Khalil speaks quickly in a voice laced with various accents. Born in Egypt, he has lived in Vienna for the past 27 years, and has a Bulgarian wife. (He speaks six languages, including Coptic Egyptian.) He has worked for Four Paws for 25 years, most recently as director of project development and of the rapid response unit.
It is the oddity of this role — at the intersection of veterinary science, animal welfare, Bond-like subterfuge and activism — that he likes. Past missions include liberating dancing bears in Bulgaria, and elephants that had been press-ganged into carrying tourists on safari in Zimbabwe. He is so often found in the middle of a crisis — battling soldiers, government authorities, zoo owners — that you can only assume he enjoys it. He's had a gun pointed at his head in both Kosovo and Kenya, but has an optimistic approach to his mortality.
"Honestly, I was not really afraid. I thought, 'This is not my time yet.''' He subsists on cigarettes and caffeine, rarely sleeps more than five hours a night, has six mobile phones to cover the three continents he works on, and rallies his team through sheer force of character.
"He never gives up," says Juno Van Zon, an animal keeper at Four Paws Netherlands. "That type of emotion is contagious."
When a mission is complete, he celebrates with a cigar, a glass of whisky and a blast of My Way by Frank Sinatra. Khalil shows me a photo he took when he first saw Simba. He is skeletal for a 3-year-old, in a cage barely big enough for him to turn around in. Simba's father, who was weak, had been killed by Simba's mother to provide food for herself and Simba. But she died soon after and there is a disturbing image of her corpse in front of Simba's cage.
The detritus within the cage included months of his own waste, animal carcasses — locals had tried throwing food in — plastic bottles, rubbish. "The smell ... I mean, you can imagine what it must have been like for him. Cats are clean, they clean themselves all the time.
"He'd had 60 days of just war, bullets, explosions. Animals hear and smell better than humans. We can understand there is a battle but animals hear explosions, and smell the powder from missiles and don't know what's going on."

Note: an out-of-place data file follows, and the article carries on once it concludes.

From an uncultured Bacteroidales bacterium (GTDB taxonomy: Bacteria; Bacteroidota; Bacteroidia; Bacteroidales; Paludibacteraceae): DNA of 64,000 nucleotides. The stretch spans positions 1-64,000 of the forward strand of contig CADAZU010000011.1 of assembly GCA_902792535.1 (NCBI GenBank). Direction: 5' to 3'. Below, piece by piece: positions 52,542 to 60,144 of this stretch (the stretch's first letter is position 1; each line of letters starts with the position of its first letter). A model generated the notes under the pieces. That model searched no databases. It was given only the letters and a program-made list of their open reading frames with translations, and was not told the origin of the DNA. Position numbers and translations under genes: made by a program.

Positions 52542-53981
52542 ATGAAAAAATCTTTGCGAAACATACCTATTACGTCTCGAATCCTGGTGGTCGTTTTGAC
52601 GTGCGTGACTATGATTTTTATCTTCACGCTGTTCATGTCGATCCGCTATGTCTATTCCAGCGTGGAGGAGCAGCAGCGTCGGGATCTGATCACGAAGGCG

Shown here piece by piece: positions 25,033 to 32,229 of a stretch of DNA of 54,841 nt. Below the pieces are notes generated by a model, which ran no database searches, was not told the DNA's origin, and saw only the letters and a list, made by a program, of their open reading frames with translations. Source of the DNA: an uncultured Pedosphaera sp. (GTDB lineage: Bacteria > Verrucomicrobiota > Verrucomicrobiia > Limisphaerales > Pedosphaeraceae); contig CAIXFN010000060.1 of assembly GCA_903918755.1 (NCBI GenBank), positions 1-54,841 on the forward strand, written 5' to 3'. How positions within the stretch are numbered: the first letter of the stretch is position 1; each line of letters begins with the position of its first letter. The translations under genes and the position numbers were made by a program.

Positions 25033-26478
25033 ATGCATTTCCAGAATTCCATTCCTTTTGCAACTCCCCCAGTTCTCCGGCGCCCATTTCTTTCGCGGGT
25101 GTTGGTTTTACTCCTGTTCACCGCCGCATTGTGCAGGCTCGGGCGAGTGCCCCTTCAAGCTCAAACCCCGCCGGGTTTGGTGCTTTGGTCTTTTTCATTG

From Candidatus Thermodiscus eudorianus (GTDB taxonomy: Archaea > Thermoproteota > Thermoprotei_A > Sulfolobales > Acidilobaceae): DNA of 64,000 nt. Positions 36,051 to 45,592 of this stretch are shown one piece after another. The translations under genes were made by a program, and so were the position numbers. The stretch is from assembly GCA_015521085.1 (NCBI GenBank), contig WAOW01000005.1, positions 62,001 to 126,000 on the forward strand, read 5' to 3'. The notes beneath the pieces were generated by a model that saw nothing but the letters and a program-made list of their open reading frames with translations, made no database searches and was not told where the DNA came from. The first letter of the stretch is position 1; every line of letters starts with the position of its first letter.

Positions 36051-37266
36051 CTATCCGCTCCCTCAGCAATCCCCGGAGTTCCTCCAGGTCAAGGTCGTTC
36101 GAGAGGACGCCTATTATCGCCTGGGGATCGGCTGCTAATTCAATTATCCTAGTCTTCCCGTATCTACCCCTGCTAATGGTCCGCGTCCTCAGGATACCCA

We walk down a pathway to the animal enclosures. Simba is sitting in a lordly manner on a raised wooden platform. He jumps down and saunters over. His mane (its growth was stunted because he was so malnourished) is finally emerging. He has made friends with the dogs and his favourite toy is a large tyre, which he chews or wears around his neck like a necklace.
"He is shining, happy. He doesn't need to be scared any more," says Khalil, smiling fondly. 'He can say, with pride, 'I am a lion.'" Walking on, we come to Lula, a particularly "kind" and "gentle" Syrian brown bear, according to Khalil.
He explains that she still needs to gain more weight, but she is considerably happier than when he found her. She was gaunt, dehydrated and had eaten her two cubs from hunger and stress. "She was afraid, and she didn't have good nutrition, didn't have good milk, and she was a mum, she knew she was not able to protect them. Animals under pressure do this."
Lula is now housed in a spacious enclosure with hillocks and trees and as we watch her eating aubergines, pomegranates, grapes and pears, it is possible to imagine, or hope, that she has put her old life behind her.
Khalil was born the oldest of five in El Fayoum, a town 80km south of Cairo, where his father worked for the Ministry of the Interior as a prison pharmacist and his mother was a housewife. He was inspired to become a vet as a result of a grand childhood passion for Daktari, the American television series about a vet and his family who ran an animal study centre in Africa.